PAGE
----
Daddy's Gone to War: The Second World War in the Lives of America's Children

By William M. Tuttle Jr. | Go to book overview

CHAPTER 13 Confronting War's Enormity, Praising Its Glory

THE SECOND WORLD WAR transformed not only the United States but the entire world. In the United States, many of the homefront children contended with the war's enormity. First, by war's end, six million Jews had been forced into concentration camps and worked to death or systematically killed by firing squads, in gas chambers, or in medical experiments. The Nazis also exterminated 250,000 Gypsies, and 60,000 men who had been convicted of homosexuality ended up in concentration camps where they too perished. The second enormity was the atomic bomb, which the United States dropped on Hiroshima on August 6, 1945. It deepened the psychic numbing that accompanied people's knowledge that governments and their citizens were capable of previously unimagined brutality. The Hiroshima bomb immediately leveled the central city; soon after, radiation fell from the sky in oily black rain. Seventy thousand people died that day, and thousands more died from radiation sickness in the following weeks. The toll by 1950 was 200,000. "One day, one bomb," the writer Jim Miller noted. "And three days later it happened all over again--this time in Nagasaki." 1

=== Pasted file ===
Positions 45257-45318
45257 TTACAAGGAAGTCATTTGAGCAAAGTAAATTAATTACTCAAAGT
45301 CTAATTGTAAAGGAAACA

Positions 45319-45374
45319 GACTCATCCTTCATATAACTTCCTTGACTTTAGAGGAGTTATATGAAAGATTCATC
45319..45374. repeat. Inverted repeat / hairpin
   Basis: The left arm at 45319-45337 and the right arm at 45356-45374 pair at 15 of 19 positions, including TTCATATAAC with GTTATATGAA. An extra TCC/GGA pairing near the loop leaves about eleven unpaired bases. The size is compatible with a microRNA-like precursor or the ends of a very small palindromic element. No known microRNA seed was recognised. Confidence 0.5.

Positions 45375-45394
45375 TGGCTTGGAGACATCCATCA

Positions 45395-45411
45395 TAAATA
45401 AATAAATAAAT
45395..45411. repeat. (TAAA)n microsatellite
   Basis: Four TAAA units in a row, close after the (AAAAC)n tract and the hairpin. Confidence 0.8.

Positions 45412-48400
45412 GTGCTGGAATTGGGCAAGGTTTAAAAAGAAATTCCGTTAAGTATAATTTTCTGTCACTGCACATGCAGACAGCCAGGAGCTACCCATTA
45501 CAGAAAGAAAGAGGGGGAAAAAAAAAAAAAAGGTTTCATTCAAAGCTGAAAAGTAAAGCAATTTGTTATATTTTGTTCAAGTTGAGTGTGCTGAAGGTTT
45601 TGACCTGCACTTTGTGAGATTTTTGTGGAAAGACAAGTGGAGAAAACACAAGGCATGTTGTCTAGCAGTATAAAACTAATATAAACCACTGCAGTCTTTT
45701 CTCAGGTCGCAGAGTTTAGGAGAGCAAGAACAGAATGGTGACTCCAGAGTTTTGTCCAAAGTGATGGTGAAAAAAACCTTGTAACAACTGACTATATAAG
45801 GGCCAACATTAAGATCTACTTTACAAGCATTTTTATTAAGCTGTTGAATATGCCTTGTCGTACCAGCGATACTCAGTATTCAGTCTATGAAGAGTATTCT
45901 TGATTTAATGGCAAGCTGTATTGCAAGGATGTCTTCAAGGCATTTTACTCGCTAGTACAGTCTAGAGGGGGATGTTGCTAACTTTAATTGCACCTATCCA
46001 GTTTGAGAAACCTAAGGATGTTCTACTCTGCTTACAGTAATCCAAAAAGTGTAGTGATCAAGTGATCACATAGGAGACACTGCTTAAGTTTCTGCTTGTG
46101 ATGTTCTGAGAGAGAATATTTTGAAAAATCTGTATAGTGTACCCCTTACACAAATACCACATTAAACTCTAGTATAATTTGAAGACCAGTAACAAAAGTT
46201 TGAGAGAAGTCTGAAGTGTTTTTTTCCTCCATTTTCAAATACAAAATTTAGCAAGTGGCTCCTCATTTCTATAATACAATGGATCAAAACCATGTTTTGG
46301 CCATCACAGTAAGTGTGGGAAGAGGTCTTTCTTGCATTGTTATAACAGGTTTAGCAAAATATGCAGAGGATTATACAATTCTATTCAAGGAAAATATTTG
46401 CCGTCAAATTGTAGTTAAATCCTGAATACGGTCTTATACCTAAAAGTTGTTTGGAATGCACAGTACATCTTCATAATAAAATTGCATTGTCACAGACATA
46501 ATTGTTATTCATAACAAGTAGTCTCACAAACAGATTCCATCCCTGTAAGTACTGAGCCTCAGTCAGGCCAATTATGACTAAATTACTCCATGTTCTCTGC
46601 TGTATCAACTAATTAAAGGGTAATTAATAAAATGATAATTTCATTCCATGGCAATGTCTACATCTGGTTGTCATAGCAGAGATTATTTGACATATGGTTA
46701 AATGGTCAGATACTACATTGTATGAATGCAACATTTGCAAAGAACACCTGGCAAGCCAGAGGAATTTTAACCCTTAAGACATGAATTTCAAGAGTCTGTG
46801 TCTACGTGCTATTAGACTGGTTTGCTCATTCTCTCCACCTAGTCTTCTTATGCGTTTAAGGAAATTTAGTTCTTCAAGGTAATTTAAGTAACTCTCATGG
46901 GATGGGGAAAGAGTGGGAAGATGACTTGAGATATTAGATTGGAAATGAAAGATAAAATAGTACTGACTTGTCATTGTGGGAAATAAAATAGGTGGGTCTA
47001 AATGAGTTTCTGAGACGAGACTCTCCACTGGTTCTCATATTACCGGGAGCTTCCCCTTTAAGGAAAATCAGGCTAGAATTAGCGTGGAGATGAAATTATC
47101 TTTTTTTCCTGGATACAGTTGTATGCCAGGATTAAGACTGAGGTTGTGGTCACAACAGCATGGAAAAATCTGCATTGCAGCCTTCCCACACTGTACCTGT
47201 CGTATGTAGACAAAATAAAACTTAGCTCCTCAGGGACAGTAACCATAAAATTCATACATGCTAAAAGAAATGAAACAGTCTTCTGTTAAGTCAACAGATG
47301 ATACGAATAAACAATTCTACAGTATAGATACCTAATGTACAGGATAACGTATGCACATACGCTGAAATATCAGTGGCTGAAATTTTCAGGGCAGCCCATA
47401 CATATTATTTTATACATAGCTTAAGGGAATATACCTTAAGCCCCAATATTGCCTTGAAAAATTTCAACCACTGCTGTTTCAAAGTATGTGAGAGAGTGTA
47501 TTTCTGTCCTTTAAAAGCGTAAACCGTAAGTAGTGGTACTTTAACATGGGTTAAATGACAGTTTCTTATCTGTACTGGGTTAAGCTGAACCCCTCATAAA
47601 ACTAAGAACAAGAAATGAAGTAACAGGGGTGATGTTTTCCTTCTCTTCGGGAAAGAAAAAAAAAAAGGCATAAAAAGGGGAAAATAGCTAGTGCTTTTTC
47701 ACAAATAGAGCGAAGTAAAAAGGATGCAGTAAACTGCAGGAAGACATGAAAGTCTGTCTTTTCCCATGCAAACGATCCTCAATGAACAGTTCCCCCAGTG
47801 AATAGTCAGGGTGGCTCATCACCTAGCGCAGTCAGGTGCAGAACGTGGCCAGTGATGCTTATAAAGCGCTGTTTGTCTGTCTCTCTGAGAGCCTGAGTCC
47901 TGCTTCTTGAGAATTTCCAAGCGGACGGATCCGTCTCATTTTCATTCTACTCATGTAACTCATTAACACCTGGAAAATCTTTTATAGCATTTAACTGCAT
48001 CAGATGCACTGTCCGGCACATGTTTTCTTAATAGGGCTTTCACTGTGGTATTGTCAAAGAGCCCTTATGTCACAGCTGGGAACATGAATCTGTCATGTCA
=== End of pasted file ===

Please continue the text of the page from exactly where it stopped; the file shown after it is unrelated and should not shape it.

There is no way to measure the psychological impact of these events on the homefront children, but it had to have been considerable. "Probably," wrote Norman Mailer, "we will never be able to determine the psychic havoc of the concentration camps and the atom bomb upon the unconscious mind of almost everyone alive in these years. For the first time in civilized history..." he wrote, "we have been forced to live with the suppressed knowledge that the smallest facets of our personality... could mean... that we might... die as a cipher in some vast statistical operation in which our teeth would be counted, and our hair would be saved, but our death itself would be unknown, unhonored, and unremarked... in a gas chamber or a radioactive city...," More than that, the "Second World War presented a mirror to the human condition which blinded anyone who looked into it." For, Mailer continued, if death camps and massively destructive weapons comprised the policies of governments "one was then obliged to

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